Review: Audica

There’s a simple secret to music games and it’s that, if an action is any fun at all, it will be even moreso when performed to a beat.  Tap the right spot on a touch screen, strum or beat on a plastic instrument, swing pretend-sabers or even empty hands, or in the case of Audica, shoot the notes out of the sky; the simple actions become much more entertaining when done to music.  The ultra-early days of VR were littered with shooting galleries, some good and others less so, and the near-death of the light-gun shooter was quickly reversed thanks to how well it worked in a headset.  Audica turns the shooting gallery into a musical performance space, where the notes fly into view so you can blast them perfectly to the rhythm, shattering the discs into a cloud of swirling particles.  Targets pop up from every angle, fully telegraphed so even the ones not in line of sight let you know where to look, and if you can just stay on top of the note order and aim true, then the glory of a high score awaits.

Like most music games, Audica is a fairly straightforward arcade experience.  There’s a list of songs with multiple courses of difficulty, a nice selection of game modes and a generous number of settings to tweak the experience to your liking.  The main modes are Solo Play, which is the list of songs fully open from the start, Group Play for those with friends, Campaign, which divides the track list into five chapters and unlocks a new gun and backdrop on the completion of each one, and Tutorial for learning the ropes.  A quick trip into Settings to turn the particles on to max plus drop the overly-generous auto-aim down to at least 50% and it’s time to shoot some music.

The standard song structure is that a series of targets, blue for the left hand gun and orange for right, fly toward the screen with multiple indicators to show precisely when it’s time to shoot.  The clearest indicator is the beat of the song, but there’s also a ring that shrinks as the target draws closer, fitting perfectly around it when it’s time to fire.  The ring and a swirly glow also do a nice job of bringing attention to a target outside of the direct line of view, helping you home in instantly instead of being caught by surprise.  On the Standard difficulty there are also diamond-shaped notes to indicate a hold, with an arc of electricity locked on the target for as long as it lasts while moving the gun about has a subtle effect on the audio.  The other type of diamond-shaped target has a trail of smaller diamonds leading away from it, and while you can just keep the trigger held while the shots fly to the little beats automatically, following along will give a much nicer score.  The last Standard-difficulty target is a small disco ball that flies straight towards you, and rather than shooting it you use the gun to smack it out of the air.  Finally, once you’ve graduated to Advanced or the lightning-fast barrage of Expert, a new type of target appears, a spiked oval that lets you know whether to hold the gun horizontally or vertically.

Like any good music game, what makes it work isn’t so much the number of note types but rather how they’re arranged, and Harmonix has years of experience creating note tracks.  Music is built with repetition in its melodies and choruses, each song mostly unique, and the note track designs follow suit. Playing a song for the first time, especially one you haven’t heard before, becomes a matter of quickly figuring out its rhythms and seeing how the targets fit into the beat, shooting (for example) left left right-hold, left right sphere-smack, then repeating a few times until the rhythm changes.  It feels a bit more musical than that, of course, and the targets are rarely so polite as to just show up front and center.  Every song has its own unique feel and a note track to go with it, although the full personality of each doesn’t come out until playing on Advanced.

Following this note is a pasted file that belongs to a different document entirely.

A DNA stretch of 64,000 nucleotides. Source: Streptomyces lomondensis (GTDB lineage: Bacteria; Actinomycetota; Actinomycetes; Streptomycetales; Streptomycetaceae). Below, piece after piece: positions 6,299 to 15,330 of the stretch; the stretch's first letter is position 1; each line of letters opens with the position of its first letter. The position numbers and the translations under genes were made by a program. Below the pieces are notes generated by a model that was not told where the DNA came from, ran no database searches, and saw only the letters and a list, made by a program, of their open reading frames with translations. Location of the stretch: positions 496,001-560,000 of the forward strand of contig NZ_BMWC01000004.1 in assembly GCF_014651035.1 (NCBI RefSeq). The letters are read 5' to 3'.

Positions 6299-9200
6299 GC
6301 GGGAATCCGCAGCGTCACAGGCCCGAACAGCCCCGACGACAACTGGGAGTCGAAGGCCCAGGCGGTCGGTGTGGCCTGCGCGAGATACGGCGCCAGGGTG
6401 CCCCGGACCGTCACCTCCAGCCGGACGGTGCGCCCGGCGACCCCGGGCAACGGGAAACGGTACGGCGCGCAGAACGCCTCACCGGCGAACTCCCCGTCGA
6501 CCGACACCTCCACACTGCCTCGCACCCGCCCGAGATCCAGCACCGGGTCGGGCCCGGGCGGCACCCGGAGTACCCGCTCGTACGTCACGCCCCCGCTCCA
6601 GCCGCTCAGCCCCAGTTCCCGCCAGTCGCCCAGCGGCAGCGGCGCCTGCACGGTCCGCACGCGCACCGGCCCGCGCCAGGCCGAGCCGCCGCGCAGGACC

Standard difficulty is fairly accessible and it shouldn’t be too hard to five-star each song, if not on the first play through then after a round or two of practice.  I blew through the entirety of Campaign with minimal fuss, even on the songs with modifiers such as Invisible Guns or Extra Particles (not sure how that second one is supposed to be a challenge; you can never have too many particles). Advanced takes a good amount of practice, with the targets flying in numbers that can make it hard to read the right order, but it all makes sense after a few rounds.  When it all comes together Audica turns into a musical light show conducted with guns, targets flying apart in a shower of orange and blue particles that light up the sky to the rhythms of the music.  At its absolute best (Dragon Force’s Highway to Oblivion) Audica is a joyful expression of musical firepower, and even on the songs that may not quite do it for you musically, it’s worth a play or two just for the fun of blasting through the patterns.

Closing Comments:

Audica is a fantastic rhythm-shooter but it does come with a small disclaimer.  Playing it at its best took a certain amount of tweaking, adjusting various options until the game felt right.  Thankfully those options are all waiting in the Settings screen and difficulty selection, but playing it vanilla/Standard felt kind of bland.  Once corrected, though, Audica transformed into an incredibly fun and nicely challenging musical target range, where each new stretch of song brought a note pattern that lit up the sky with the pyrotechnics of its destruction.  It’s an arcade light show set to an energetic soundtrack with note patterns that stream in from all around, keeping you constantly on your toes as the music comes to life through firepower.